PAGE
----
Promote Rest

Your child might be really hot due to fever. Gown them conveniently and prevent heavy blankets or excessive layers that might make your child feel hotter. A lukewarm bath can also help your child cool down and wind down before resting or going to sleep for the night.

See Your Child’s Doctor

Sometimes even the best at-home care isn’t really enough to assist your youngster make a complete recovery. Call your doctor right away if your child:

  • has a fever greater than 101 degrees Fahrenheit for more than two days, or a fever of 104 or greater for any quantity of time
  • has a fever of 100.4 degrees Fahrenheit or greater and is under 3 months old
  • has a fever that will not improve after taking acetaminophen or ibuprofen
  • seems abnormally drowsy or sluggish
  • will not eat or drink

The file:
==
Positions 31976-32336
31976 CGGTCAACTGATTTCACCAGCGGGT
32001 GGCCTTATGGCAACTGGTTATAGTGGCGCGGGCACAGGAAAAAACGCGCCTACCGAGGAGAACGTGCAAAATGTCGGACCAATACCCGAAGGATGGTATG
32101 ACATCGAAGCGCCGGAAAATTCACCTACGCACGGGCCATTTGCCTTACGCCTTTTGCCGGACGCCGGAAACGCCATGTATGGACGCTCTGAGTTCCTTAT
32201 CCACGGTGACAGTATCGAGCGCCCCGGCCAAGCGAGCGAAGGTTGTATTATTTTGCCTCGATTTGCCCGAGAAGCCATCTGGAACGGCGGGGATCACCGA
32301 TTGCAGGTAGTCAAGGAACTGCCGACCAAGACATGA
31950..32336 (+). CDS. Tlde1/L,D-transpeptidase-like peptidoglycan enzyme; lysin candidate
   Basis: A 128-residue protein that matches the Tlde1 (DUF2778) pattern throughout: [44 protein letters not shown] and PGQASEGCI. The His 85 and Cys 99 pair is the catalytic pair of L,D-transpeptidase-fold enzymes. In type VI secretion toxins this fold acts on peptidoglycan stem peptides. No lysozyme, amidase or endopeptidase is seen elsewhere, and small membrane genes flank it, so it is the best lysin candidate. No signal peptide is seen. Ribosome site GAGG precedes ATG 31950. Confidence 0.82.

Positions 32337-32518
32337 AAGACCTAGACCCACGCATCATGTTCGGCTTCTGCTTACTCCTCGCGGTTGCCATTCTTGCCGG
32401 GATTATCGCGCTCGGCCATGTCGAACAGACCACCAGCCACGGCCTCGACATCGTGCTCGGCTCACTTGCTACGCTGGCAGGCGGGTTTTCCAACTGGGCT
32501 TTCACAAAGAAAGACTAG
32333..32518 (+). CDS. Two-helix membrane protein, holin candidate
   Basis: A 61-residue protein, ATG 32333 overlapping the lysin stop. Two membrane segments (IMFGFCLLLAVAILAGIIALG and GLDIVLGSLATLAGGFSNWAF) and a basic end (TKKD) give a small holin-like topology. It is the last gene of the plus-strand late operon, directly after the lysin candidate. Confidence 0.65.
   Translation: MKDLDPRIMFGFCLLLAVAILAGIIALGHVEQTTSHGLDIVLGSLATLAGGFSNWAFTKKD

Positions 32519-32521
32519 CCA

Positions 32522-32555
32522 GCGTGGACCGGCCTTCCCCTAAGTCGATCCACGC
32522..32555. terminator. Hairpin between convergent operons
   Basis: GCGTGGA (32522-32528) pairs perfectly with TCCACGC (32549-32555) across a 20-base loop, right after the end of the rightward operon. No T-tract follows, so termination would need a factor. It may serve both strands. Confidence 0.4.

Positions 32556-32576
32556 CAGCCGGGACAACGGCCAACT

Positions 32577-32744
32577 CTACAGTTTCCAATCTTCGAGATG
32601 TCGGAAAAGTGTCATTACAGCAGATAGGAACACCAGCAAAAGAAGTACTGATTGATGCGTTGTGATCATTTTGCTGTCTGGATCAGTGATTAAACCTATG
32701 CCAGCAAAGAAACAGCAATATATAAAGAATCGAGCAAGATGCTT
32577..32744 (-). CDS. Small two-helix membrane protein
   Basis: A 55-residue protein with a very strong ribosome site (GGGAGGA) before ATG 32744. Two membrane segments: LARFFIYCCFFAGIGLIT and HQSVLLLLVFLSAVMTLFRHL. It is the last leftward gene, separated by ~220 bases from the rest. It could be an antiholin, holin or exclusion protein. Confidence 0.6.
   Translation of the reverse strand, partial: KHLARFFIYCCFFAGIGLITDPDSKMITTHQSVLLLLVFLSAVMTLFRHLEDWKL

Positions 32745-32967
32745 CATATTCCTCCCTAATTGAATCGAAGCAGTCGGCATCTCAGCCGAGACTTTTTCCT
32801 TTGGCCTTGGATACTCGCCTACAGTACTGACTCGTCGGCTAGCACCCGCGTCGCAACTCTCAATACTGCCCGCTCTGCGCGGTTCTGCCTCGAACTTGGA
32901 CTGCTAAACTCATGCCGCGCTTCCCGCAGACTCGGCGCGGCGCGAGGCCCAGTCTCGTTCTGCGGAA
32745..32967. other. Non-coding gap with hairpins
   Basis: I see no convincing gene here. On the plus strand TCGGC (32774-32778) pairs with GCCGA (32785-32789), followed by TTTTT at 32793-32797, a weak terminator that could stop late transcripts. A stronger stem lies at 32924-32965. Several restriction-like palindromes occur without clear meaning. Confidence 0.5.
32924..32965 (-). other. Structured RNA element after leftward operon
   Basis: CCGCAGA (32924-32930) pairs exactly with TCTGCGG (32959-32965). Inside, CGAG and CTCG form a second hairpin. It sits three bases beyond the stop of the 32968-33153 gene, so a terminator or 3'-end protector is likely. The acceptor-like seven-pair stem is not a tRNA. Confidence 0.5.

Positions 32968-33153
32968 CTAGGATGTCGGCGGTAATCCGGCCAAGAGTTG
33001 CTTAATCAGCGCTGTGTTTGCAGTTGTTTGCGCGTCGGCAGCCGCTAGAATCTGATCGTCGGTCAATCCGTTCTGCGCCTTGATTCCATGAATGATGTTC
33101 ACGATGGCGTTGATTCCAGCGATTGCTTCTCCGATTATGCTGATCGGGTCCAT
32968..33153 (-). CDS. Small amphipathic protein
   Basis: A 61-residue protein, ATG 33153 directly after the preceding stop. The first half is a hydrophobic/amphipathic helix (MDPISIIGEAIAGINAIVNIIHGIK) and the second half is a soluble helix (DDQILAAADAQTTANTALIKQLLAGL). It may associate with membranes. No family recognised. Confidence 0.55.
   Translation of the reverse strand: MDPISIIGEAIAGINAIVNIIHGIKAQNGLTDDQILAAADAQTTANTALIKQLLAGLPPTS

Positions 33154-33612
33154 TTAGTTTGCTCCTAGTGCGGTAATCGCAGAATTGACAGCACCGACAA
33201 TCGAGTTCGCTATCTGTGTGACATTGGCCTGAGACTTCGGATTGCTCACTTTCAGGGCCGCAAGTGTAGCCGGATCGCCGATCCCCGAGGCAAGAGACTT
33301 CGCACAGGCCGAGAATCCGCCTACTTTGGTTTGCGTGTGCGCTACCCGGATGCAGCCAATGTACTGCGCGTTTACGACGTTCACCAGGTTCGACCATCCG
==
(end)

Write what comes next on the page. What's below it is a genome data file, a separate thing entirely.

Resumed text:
• is wheezing or lacks breath.

You should constantly call your child’s pediatrician if you have any concerns or concerns about their health.

Surviving Cold and Flu Season

After your child recovers from a cold or flu, it’s time to enter into prevention mode. Wash all surfaces they came into contact with before or during their illness. Motivate your children and your other relative to clean their hands frequently to keep future bacteria at bay. Keep your child from day care or school when they are ill, particularly when they have a fever.

Revealing your child some loving care and taking actions to put them on the mend can help you make it through cold and influenza season.